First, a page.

Bellizzi enjoys carrying on this family football tradition
Sporting blood runs deep in Maine West senior Jake Bellizzi's family.
Jake has made a name for himself recently with the Warriors football program by following in his father John's footsteps.
The elder Bellizzi was a two-year, two-way star at running back and linebacker at St. Patrick High School in Chicago. Named all-conference and all state honorable mention for the Shamrocks his senior year, he helped lead them into their first state playoff appearance in 1985. He then went on to play at Northern Illinois.
Today, the 6-foot, 220-pound Jake carries on the family tradition by wearing the same No. 44 as his father and also wrestles in the winter sports season -- which, according to Maine West football coach Jason Kradman, has made him a better player.
"With wrestling it has helped him with gaining strength, agility and footwork," said Kradman. "He showed what he could do last year by being named the top defensive player in the Central Suburban North.
"He showed dedication by never missing an off-season work out. He helps guide the younger players on the field and in practice. He's going to make some college coach one happy person someday. He does whatever it takes to win. You want a player like him on the team."
Bellizzi also does well in the classroom with a 3.0 grade point average and is active in the community. Bellizzi helps out with other teammates at Bessie's Table in Des Plaines, which is a food pantry for the needy.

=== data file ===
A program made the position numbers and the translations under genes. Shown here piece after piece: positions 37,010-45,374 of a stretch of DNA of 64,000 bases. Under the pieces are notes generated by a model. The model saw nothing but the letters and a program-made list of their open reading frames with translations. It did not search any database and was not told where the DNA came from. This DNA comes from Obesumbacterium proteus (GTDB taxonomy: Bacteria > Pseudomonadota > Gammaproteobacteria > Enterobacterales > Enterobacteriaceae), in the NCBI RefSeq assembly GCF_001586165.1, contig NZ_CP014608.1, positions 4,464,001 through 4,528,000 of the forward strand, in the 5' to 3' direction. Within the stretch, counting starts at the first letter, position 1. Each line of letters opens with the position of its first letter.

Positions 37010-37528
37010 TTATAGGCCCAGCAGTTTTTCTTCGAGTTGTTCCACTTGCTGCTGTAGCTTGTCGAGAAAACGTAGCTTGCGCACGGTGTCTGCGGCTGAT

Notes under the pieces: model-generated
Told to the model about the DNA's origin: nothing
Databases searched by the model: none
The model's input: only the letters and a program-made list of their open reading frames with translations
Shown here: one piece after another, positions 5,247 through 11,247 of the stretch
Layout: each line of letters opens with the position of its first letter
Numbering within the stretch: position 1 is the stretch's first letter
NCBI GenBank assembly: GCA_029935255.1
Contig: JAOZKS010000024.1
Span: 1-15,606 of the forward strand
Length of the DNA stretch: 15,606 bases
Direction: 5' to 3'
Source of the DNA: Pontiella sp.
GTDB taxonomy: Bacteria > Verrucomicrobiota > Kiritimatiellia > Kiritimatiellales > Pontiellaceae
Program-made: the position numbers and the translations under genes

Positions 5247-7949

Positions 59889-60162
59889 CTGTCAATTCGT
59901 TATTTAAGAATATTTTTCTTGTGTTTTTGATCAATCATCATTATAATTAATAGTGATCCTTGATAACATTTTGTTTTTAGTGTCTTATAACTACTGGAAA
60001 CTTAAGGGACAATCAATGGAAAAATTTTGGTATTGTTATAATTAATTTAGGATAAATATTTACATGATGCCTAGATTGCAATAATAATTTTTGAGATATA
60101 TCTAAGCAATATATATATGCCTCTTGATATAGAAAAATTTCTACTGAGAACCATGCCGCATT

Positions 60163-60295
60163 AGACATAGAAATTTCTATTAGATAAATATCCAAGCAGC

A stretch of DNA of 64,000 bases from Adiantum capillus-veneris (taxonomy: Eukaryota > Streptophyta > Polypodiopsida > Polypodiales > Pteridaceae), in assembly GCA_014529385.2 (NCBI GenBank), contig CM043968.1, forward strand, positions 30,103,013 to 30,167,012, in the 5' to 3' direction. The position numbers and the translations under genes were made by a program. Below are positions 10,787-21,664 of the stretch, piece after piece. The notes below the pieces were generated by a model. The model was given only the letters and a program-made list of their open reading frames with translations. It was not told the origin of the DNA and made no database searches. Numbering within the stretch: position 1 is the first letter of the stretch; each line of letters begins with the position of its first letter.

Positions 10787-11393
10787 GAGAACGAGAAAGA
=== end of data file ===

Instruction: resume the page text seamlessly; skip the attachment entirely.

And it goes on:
Bellizzi favors defense but is not shy about carrying the ball.
In the Warriors' opening game win against Mundelein, Bellizzi carried the 17 times for 72 yards, scoring 2 touchdowns. On defense, he made 8 tackles, including 2 for loss.
On Friday at Fenton, he scored the first touchdown in a 64-13 romp and finished with 34 rushing yards on 5 carries.
"I like the contact when I'm on defense," said Bellizzi, "I'm a hitter. I like running the ball on offense also. I want the ball in the short-range situations, to get us the first down or score. I just love to compete and battle.
"But I know I still need to work on my game in some aspects. I want to work more on my pass coverage. I've been trying to read what the offensive guard does and then react off of the play. One thing that I have improved upon is shedding the blocker and filling the holes to make the tackle."
How helpful has John been to Jake?
"I'll ask my dad for advise if something questionable happens during the game and then I work on what he observed," said Jake.
"The best advice I could give him is to stay focused, use your speed and make the play," said John. "One thing we have in common is that we were both self-motivated when we played. He took to football at 8 years old. It was his sport."
That background ended up making a difference at Maine West.
"Jake was a dominant player as a freshman," said Kradman. "We brought him up to the varsity near the end of the year just so he could see what varsity ball looked like. As a sophomore he was up on varsity and played linebacker next to his older brother, Joey. You can just see the confidence growing in him year by year."
"One of the proudest moments I've had," said John, "was seeing my two sons playing linebacker next to each other."